A study published in the International Journal of Infectious Diseases found flu vaccines reduced in-hospital deaths and recurrent hospitalizations for older hospitalized adults with cardiovascular disease.
Yuangmu Huang, MD, assistant professor and associate researcher at the school of public health at Peking University in Beijing, China, and colleagues conducted the study.
According to the study authors, globally influenza causes between 291,000–646,000 deaths per year.1 Older adults are at higher risk, but there is scant evidence on how vaccination affects hospitalizations for adults with cardiovascular disease (CVD). Huang and colleagues said that randomized controlled trials have offered some insight showing positive effects, and observational studies have shown the possibility of collecting real-world data.2,3,4 “These studies have enabled the evaluation of influenza vaccination on a broader range of diseases and among individuals with wider demographic characteristics,” researchers wrote.1
Huang and colleagues extracted data from the Beijing Urban Employee Basic Medical Insurance database from January 2013 to December 2019 to examine 713,488 records of adults aged ≥60 years old with CVD who were hospitalized.1 Adults included in the study had a primary discharge diagnosis of stroke and ischemic heart disease (IHD). Researchers used the Beijing Elderly Influenza Vaccination database to determine patient vaccination status. They used logistical regression with generalized estimating equations, adjusting for unmeasured cofounders, to see if influenza vaccination affected the rate of repeat hospitalizations and in-hospital mortality.1
Researchers found that only 13.3% (95,060) of older adults who had been hospitalized for CVD had gotten a flu vaccine, while 618,428 (86.7%) were unvaccinated.1 Vaccinated patients were more likely to be female, older, have fewer inpatient visits, and have fewer comorbidities. Researchers said vaccinated patients were also less likely to have an alcohol-related diagnosis and were more likely to have had a surgical operation.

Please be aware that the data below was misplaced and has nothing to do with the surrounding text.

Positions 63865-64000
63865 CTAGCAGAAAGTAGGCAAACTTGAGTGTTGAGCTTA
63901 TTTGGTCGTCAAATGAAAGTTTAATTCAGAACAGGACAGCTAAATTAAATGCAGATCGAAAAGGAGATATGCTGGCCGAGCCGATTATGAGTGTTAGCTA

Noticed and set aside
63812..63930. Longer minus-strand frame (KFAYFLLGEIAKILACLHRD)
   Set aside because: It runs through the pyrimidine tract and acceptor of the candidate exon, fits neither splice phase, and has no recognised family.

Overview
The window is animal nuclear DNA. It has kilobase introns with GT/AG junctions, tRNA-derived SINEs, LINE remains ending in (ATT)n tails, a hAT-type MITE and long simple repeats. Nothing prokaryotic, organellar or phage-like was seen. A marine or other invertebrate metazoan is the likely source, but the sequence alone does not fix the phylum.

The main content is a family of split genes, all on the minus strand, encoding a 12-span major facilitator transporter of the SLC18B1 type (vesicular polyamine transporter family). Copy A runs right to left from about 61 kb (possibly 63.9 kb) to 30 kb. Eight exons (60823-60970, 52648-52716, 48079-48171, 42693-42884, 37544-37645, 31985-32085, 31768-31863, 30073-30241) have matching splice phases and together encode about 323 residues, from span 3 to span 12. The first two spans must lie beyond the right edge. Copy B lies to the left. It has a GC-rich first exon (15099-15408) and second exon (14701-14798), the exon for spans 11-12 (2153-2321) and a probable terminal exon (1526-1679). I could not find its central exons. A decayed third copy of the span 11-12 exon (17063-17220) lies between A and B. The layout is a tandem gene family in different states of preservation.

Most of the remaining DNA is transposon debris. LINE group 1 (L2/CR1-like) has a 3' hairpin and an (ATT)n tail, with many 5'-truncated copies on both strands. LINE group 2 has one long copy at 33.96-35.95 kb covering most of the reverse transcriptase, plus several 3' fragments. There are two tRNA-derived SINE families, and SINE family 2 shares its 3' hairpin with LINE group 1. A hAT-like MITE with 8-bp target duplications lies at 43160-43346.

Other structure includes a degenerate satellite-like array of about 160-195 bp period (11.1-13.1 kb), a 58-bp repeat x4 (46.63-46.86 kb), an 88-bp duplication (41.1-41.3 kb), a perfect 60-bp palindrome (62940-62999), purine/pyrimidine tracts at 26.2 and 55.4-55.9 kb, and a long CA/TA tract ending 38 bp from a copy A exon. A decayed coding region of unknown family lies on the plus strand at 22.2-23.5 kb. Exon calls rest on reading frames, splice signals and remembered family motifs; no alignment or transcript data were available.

Researchers reported that during the flu seasons for this study from 2013-2019, 7822 of the study patients with CVD died.1 There were 110,180 recurrent hospitalizations: 69,459 were CVD related and 7909 were for respiratory diseases.1 “During the summer months, 3555 patients with CVD died, and 23,843 had recurrent hospitalization (14,586 for CVD, 1276 for respiratory diseases),” the authors said.1
Huang and colleagues reported that there was a 15% reduction in the risk of in-hospital death for patients with CVD in the adjusted model (odds ratios 0.85 [0.74, 0.99]).1 This association was stronger for ischemic stroke patients (19%, odds ratio 0.81 [0.60, 1.06]).1 There was a 13% reduction in death for hemorrhagic stroke (odds ratio (0.87 [0.60, 1.27]).1 Researchers noted the confidence intervals were wide due to the low number of events. “For in-hospital death, the protective association of influenza vaccination was stronger in patients with fewer comorbidities and was similar to that of joint vaccinations of influenza and pneumococcal vaccinations,” the authors noted.
Vaccination also reduced recurrent hospitalizations. The adjusted model showed a 6% (odds ratio (0.94 [0.88, 0.99]) lower risk for IHD and a 28% (odds ratio (0.72 [0.56, 0.93]) lower risk for respiratory disease in patients with IHD.1 Huang and colleagues said there was no association in patients with stroke.
“Our findings add to the evidence base supporting the recommendation of annual influenza vaccination in older adults. Comprehensive interventions are necessary to improve the coverage of influenza vaccination among older adults hospitalized for CVD to prevent adverse hospitalization outcomes,” researchers concluded.